The 10 Things We Learned At Davos

The alpine town of Davos in the Swiss Alps.

By Dennis K. Berman

Here’s the scary part about Davos: You schlep to this Swiss redoubt expecting to meet a secret colony of people in the know. But turns out they don’t know either. Which is in fact why they’re here, too — to find and interrogate people who do.

This collective “pinging” feels more akin to a high-frequency trading platform than a seminar devoted to improving the state of the world. The cocktail parties are no more than lubricated information markets, where each node is trying to calibrate itself based on information transmitted and received. What emerges about Europe, or social media, or green energy is eventually rendered a mushy consensus. This is what they might call in Davos the market-clearing price of a thought.

So, what was the mushy consensus?

“Not optimistic. But Less Pessimstic.”

Imminent crisis averted in the Eurozone, dozens of CEOs in private interviews struck a remarkably similar tone about the world economy. It’s banal if only for the scramble of phrases: Some spoke of the timeless “caution,” others declared themselves “not pessimistic but not optimistic either” and “hesitant.” The only honest position seems to be this: No one has a clue.

“Governments don’t create growth. They create circumstances.”

Perhaps the most provocative quote of the week, from an unnamed CEO. Such antipathy was in wide circulation across the week, as CEOs variously complained about financial overregulation, competing international standards, and European governments’ inability to change labor and safety-net laws. The struggle over corporate tax dollars — particularly in the strapped U.S. and Europe — is only beginning. There just doesn’t seem much trust left between government and business, which does not bode well.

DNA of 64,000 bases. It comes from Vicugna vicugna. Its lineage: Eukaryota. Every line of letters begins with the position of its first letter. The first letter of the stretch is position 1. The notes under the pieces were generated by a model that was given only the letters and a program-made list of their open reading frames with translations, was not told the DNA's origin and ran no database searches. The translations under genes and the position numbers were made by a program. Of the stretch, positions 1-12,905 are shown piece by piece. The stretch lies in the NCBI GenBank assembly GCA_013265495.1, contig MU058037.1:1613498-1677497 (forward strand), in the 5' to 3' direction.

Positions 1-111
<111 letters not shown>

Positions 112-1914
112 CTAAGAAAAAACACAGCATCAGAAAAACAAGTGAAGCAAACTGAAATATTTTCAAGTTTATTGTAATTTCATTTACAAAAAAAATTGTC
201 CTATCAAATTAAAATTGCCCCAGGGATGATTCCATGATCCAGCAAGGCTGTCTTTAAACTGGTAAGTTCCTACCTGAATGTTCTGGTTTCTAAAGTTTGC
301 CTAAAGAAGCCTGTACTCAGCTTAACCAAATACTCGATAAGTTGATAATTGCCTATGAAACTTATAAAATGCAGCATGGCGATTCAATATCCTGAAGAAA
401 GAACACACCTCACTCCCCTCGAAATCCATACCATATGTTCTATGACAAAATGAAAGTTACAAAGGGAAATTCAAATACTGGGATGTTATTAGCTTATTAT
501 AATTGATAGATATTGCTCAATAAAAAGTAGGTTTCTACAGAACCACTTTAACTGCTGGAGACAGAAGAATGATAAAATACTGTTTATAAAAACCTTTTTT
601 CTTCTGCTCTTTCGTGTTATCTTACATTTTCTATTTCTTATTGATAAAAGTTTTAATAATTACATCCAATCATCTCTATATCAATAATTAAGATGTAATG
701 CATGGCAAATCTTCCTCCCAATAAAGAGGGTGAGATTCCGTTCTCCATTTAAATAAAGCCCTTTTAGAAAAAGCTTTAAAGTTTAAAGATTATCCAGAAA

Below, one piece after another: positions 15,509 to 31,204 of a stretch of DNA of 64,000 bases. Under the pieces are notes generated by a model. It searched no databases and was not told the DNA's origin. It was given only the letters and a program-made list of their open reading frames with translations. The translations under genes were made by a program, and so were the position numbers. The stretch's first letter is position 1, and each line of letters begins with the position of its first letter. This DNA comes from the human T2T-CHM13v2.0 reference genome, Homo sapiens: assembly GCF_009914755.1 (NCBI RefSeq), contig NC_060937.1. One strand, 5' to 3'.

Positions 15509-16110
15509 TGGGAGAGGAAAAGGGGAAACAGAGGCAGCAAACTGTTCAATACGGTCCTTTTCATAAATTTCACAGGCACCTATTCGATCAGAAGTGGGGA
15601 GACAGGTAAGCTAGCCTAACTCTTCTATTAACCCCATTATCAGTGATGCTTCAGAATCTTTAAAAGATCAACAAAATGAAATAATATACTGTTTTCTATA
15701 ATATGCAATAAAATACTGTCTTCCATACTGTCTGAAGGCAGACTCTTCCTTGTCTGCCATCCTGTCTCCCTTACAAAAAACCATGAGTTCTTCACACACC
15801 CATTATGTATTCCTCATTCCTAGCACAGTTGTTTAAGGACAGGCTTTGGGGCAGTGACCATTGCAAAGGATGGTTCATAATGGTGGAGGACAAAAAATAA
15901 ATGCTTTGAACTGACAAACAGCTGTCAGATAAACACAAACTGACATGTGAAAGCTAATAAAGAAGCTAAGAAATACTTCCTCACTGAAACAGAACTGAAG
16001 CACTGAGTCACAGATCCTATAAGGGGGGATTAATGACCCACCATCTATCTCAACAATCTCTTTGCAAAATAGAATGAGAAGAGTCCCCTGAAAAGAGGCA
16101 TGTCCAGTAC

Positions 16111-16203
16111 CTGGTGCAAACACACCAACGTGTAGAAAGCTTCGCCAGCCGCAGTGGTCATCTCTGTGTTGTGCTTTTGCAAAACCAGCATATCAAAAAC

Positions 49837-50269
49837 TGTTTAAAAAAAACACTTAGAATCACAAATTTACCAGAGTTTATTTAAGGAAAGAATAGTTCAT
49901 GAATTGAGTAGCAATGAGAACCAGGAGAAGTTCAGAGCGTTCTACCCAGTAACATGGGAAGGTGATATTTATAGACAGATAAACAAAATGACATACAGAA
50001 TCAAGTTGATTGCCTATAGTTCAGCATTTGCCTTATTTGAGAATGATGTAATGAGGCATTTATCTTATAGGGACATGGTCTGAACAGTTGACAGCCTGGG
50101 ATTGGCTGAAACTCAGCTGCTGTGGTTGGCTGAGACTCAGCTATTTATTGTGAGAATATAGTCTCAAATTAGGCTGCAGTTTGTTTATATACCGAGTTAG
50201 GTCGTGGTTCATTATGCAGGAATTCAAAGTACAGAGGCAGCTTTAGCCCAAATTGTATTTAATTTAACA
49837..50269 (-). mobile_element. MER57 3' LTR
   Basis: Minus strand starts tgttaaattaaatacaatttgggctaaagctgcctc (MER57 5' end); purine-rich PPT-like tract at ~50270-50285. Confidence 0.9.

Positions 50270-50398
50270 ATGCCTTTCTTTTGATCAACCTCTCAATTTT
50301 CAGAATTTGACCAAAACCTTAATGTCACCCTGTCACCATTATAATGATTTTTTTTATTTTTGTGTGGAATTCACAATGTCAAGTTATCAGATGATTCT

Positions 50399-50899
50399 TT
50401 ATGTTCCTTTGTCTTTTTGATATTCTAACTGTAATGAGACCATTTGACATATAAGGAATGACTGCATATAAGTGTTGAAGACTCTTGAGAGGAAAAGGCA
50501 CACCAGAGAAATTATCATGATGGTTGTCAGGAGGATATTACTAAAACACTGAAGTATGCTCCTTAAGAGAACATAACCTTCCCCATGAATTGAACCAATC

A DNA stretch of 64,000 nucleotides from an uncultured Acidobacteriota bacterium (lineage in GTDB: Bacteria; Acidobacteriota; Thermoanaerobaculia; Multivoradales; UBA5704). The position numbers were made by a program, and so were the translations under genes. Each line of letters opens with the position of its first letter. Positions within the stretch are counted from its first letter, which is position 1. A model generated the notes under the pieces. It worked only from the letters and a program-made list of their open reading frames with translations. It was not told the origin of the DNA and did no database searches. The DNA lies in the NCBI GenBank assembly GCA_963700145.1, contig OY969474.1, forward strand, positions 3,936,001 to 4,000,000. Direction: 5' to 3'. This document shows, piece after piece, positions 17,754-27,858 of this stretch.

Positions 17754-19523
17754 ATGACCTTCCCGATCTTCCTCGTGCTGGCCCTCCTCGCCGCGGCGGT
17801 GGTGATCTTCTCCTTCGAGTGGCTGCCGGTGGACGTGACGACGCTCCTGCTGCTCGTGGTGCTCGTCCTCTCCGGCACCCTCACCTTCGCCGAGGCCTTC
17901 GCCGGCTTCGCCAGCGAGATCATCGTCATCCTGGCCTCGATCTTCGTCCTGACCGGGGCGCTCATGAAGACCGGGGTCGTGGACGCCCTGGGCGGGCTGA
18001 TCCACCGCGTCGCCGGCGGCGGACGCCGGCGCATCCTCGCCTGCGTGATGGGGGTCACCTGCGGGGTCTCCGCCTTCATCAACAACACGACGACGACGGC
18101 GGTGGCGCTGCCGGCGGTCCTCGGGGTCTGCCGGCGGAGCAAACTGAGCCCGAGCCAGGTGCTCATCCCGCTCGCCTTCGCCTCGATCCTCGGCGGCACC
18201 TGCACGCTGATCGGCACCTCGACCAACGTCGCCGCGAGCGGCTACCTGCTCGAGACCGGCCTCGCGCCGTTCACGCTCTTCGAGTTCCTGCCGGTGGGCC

via The 10 Things We Learned At Davos – Corporate Intelligence – WSJ.

Use an SA company to trade in the free zone

This is a photo showing the construction of Li...

Dubai International Financial Centre (DIFC)-registered companies will have to be located within the free zone or they will lose their registration, a senior government official has reiterated.

“The UAE’s federal law stipulates that any company registered by a free zone has to have a presence in that free zone and, therefore, it has always been mandatory for any DIFC registered company to be located in the centre or it would lose its registration,” Abdulla Mohammed Al Awar, Chief Executive Officer, DIFC Authority, told ‘Emirates24|7’.

“However, we work closely with the registered firms to ensure that their location transition to DIFC is as smooth as possible and would not disturb their business plans.”

A number of DIFC-registered companies were allowed to conduct business outside its premises due to lack of space in 2007 and 2008 with companies also taking advantage of lower rents than the free zone.

Total leasable commercial space in DIFC’s own buildings stood at 1.217 million square feet as of June 2011, while total commercial office space within third party developers was at 769,000 square feet. Earlier this year, DIFC said about two million square feet of commercial office space was likely to be handed over by third-party developers in the next 18 to 24 months.

This website reported earlier that occupancy level in DIFC Gate District has remained at over 95 per cent, while third-party developments within the free zone have leased 58 per cent of their office space.

Realty agents believe that most of the DIFC-listed companies have already moved base to the third party developments within the free zone  where rents are lower than the Gate District.

A senior official of a company, which moved its office to Liberty House, told this website: “We directly negotiated with the owners and managed to get a good deal… just that we had to sign a long-term lease.”

via DIFC firms must be located within the free zone – Emirates 24/7